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Thread: Gallium3D Now At Version 0.3 In Mesa

  1. #11
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    Dec 2008
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    Quote Originally Posted by bridgman View Post
    ...further clarifications provided...
    Thanks Bridgman. I'm very excited for this, the open source driver space is very interesting (well... especially because I don't get to see inside of the closed source drivers ;-) )

    And also thanks NeoBrain, certainly all those reasons make sense.

  2. #12
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    Mar 2009
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    Default Gallium/Pre-Gallium Comparison

    I'm a little suprised by the size reported for these drivers. Though I must admit I don't know how big any corresponding drivers were pre-Gallium. Hence I'm curious if these Gallium drivers are matching expectations -- are they smaller and clearer than the original, non-Gallium drivers?

    I realize that this comparison is probably made difficult or impossible by lack of feature parity and that Gallium is still quite new, but I should hope some level of sanity check is possible after all this time.

  3. #13
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    If you look in src/mesa/drivers/dri/r300 (the classic mesa driver) there's roughly 23,000 lines of code, so it's probably safe to say that the corresponding Gallium3D driver will be smaller. MostAwesomeDude is probably best positioned to guess how big the final r300 driver will be, but it seems like there's at least a few thousand lines of code to be added still.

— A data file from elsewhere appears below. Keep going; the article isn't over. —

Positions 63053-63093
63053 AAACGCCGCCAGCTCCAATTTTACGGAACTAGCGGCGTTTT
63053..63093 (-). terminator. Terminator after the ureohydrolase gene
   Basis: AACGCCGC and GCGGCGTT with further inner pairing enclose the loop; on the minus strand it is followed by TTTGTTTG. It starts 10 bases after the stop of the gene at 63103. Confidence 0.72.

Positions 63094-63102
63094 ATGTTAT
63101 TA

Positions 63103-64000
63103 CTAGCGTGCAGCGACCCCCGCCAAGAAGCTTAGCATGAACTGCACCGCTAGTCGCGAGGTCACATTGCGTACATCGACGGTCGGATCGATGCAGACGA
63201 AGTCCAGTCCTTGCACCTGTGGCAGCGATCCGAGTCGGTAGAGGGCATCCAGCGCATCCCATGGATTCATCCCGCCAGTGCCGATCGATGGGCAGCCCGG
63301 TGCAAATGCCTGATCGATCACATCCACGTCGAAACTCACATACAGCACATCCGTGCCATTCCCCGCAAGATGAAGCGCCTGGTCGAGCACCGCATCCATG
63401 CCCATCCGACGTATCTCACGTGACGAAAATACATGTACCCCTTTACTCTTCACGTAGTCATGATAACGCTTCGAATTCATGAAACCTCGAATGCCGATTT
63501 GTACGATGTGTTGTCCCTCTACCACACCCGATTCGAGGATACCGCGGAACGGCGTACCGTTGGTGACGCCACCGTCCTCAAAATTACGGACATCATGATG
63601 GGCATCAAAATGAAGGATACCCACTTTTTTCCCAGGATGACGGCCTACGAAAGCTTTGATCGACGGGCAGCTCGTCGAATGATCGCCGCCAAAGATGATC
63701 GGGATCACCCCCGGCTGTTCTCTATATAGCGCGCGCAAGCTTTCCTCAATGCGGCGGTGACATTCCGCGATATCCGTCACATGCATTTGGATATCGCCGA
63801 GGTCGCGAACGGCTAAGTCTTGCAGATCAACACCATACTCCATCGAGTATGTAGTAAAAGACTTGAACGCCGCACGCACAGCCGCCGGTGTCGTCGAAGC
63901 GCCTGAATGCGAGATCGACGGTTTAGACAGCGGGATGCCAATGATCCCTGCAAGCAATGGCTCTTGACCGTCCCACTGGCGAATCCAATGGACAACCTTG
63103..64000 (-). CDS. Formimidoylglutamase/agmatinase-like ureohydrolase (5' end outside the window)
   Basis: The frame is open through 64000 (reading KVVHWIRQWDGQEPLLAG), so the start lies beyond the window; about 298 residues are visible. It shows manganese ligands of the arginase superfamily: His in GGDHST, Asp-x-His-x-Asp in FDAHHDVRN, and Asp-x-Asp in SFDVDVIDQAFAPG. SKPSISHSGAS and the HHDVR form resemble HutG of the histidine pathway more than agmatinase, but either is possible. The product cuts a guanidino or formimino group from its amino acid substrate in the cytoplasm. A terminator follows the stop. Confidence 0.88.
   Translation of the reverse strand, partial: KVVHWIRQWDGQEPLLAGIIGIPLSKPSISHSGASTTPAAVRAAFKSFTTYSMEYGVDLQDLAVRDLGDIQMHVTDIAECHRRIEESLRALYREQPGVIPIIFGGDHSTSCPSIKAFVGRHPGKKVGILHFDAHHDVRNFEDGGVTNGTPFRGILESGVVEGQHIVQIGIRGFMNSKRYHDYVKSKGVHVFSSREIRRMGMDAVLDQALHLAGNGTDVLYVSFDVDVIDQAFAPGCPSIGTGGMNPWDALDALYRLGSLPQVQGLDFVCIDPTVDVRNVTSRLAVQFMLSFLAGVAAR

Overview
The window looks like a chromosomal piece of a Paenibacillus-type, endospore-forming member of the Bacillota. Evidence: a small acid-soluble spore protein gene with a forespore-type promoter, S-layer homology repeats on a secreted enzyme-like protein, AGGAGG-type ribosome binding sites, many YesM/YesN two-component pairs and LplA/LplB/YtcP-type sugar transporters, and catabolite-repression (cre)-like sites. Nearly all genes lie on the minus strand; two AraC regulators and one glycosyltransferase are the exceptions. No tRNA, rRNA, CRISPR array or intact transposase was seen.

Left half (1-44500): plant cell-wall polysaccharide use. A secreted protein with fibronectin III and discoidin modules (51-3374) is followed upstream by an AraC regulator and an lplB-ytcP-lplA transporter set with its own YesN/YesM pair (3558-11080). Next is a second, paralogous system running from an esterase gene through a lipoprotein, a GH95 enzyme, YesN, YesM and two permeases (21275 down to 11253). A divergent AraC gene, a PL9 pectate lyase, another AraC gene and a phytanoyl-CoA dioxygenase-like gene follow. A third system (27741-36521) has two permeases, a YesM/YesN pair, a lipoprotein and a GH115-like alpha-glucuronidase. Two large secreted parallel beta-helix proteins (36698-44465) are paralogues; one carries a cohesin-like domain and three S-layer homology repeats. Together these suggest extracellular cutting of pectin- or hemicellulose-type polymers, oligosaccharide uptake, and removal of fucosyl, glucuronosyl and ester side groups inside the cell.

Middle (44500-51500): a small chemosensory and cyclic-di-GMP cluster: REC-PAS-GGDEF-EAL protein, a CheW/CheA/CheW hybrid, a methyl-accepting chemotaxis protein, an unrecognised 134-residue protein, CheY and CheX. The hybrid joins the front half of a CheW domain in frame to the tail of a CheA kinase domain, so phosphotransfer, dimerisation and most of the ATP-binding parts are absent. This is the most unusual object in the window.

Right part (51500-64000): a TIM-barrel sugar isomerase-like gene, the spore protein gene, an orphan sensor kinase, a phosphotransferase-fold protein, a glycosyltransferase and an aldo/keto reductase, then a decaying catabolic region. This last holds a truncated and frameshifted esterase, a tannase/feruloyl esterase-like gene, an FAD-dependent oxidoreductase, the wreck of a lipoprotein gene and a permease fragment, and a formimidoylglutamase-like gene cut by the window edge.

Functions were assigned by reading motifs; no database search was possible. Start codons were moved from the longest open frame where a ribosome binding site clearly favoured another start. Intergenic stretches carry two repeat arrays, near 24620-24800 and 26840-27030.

The register headers (r300_reg.h) are 3258 lines so I guess you could subtract those from both drivers to get a better comparison of code size. The end result will probably be somewhere between 2/3 and 3/4 the size of the corresponding "classic mesa" hw driver.

    There also seems to be pretty good agreement that the Gallium3D API and code is cleaner.

  4. #14
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    Will Gallium3d with it's softpipe driver (software rendering) and possibly LLVM replace the software rendering in Mesa?

    [perhaps it is too soon for such a question ;-) ]

  5. #15
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    Will Gallium3d with it's softpipe driver (software rendering) and possibly LLVM replace the software rendering in Mesa?
    Probably not completely, but I hope it will be an alternative. OS X with its LLVM optimizations is not painful to use even without any hardware acceleration.

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